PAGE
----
Laughter plays an important part in NLP.

The Olympian vice. – In spite of that philosopher who, being a true Englishman, tried to give laughter a bad reputation among all thoughtful people –, “laughter is a terrible infirmity of human nature, and one that every thinking mind will endeavor to overcome” (Hobbes) –, I would go so far as to allow myself a rank order of philosophers based on the rank of their laughter – right up to those who are capable of golden laughter. And given that even gods philosophize (a conclusion I have been drawn to many times –), I do not doubt that they know a new and super-human way of laughing – at the expense of everything serious! Gods like to make fun of things: it seems as if they cannot stop laughing, even during holy rites.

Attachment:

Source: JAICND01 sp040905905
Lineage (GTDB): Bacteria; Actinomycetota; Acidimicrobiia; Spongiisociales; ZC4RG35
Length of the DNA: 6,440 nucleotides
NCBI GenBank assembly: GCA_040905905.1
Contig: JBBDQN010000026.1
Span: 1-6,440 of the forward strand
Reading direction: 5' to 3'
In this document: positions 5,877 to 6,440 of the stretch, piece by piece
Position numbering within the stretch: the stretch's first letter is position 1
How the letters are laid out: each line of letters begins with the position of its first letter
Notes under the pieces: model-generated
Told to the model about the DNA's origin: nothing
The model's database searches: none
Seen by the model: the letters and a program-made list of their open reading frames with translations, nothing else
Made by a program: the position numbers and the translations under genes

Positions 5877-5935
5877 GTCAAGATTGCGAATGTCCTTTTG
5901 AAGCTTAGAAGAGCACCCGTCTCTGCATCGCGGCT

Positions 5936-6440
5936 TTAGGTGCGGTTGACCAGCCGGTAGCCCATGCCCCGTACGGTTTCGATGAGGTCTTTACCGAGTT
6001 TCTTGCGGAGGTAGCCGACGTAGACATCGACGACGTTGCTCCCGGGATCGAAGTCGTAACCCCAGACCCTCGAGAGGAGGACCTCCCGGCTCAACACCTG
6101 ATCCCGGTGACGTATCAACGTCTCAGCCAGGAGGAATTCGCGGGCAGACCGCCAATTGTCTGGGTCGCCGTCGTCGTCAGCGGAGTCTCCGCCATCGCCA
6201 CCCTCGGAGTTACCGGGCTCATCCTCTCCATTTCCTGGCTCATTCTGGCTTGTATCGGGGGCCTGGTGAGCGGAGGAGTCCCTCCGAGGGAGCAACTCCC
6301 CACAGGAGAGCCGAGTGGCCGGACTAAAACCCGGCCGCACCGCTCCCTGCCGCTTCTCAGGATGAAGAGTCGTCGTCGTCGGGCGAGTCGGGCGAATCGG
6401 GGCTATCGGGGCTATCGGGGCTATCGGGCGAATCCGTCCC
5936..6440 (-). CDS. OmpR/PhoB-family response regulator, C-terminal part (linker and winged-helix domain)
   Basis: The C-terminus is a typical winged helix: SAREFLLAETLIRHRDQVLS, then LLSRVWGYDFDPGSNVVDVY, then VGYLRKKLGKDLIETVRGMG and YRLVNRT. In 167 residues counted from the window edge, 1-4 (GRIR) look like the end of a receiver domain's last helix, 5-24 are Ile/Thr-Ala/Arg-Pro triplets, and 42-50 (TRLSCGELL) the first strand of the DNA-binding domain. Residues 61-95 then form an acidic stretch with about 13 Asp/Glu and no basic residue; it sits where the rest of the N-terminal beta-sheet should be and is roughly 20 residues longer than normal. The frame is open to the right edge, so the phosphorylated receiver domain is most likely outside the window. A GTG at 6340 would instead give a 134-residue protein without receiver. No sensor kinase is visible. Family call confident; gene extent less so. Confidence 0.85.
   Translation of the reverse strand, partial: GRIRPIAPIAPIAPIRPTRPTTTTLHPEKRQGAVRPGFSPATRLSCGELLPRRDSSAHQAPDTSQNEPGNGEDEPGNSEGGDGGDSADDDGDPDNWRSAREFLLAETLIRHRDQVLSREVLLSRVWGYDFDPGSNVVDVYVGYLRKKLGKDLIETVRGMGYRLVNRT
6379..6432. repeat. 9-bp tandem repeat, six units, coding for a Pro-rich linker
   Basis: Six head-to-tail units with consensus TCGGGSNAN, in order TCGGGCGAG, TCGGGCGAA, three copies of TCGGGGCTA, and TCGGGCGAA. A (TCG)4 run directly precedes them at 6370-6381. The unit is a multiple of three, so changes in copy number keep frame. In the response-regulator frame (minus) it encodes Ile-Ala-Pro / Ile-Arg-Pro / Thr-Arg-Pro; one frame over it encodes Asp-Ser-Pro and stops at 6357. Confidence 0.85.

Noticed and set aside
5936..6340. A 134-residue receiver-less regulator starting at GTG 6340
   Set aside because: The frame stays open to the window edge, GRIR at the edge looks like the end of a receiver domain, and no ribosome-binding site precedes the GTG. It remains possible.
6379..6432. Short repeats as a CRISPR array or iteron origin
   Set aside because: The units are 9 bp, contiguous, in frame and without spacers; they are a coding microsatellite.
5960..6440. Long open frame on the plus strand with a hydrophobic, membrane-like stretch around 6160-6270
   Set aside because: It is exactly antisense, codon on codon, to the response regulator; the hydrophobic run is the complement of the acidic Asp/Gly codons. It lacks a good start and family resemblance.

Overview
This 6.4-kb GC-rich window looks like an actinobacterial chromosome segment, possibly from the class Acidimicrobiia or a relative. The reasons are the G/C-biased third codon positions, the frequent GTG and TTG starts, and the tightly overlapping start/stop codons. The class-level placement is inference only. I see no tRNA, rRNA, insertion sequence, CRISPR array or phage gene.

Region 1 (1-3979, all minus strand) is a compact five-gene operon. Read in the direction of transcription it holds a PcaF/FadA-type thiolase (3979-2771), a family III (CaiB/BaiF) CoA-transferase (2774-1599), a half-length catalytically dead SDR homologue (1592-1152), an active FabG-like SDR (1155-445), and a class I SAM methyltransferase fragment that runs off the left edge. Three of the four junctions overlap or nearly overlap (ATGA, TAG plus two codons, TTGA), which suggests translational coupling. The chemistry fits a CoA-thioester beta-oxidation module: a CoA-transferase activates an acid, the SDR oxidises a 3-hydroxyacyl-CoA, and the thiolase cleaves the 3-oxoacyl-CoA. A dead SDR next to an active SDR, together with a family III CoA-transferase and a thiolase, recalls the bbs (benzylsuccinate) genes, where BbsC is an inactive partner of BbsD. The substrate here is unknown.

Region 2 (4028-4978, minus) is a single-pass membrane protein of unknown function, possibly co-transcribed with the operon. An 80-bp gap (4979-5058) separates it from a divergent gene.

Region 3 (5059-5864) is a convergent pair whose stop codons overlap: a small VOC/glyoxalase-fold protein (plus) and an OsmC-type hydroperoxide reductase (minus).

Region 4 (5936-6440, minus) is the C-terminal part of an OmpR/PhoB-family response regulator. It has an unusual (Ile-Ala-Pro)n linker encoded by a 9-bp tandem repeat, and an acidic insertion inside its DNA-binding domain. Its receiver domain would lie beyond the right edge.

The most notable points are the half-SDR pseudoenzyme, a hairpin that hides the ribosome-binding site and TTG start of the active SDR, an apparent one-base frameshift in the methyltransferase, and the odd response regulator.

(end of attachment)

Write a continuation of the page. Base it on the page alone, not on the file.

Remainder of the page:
Beyond Good & Evil paragraph 294



NLP stands for Neur-Linguistic Programming. For that reason language is very important in NLP. Everything that you have learned from experience is somehow coded in the brain. The complete set of this code in NLP is called the world model. Whatever you say is coming from this world model. For that reason a NLP practitioner is very good at listening for in the way you phrase stuff, you can hear where the world model of a person is rich, poor or too poor or too rich. The idea of NLP is enrich someone’s world model so that he gets more options in life and more freedom to chose between these options. If someone has a problem, this only means that his world model is not rich enough to find the solution. So NLP solves problems by enriching world models. For that reason if a NLP practitioner gets someone to speak differently about his problems a first step towards a solution has been made.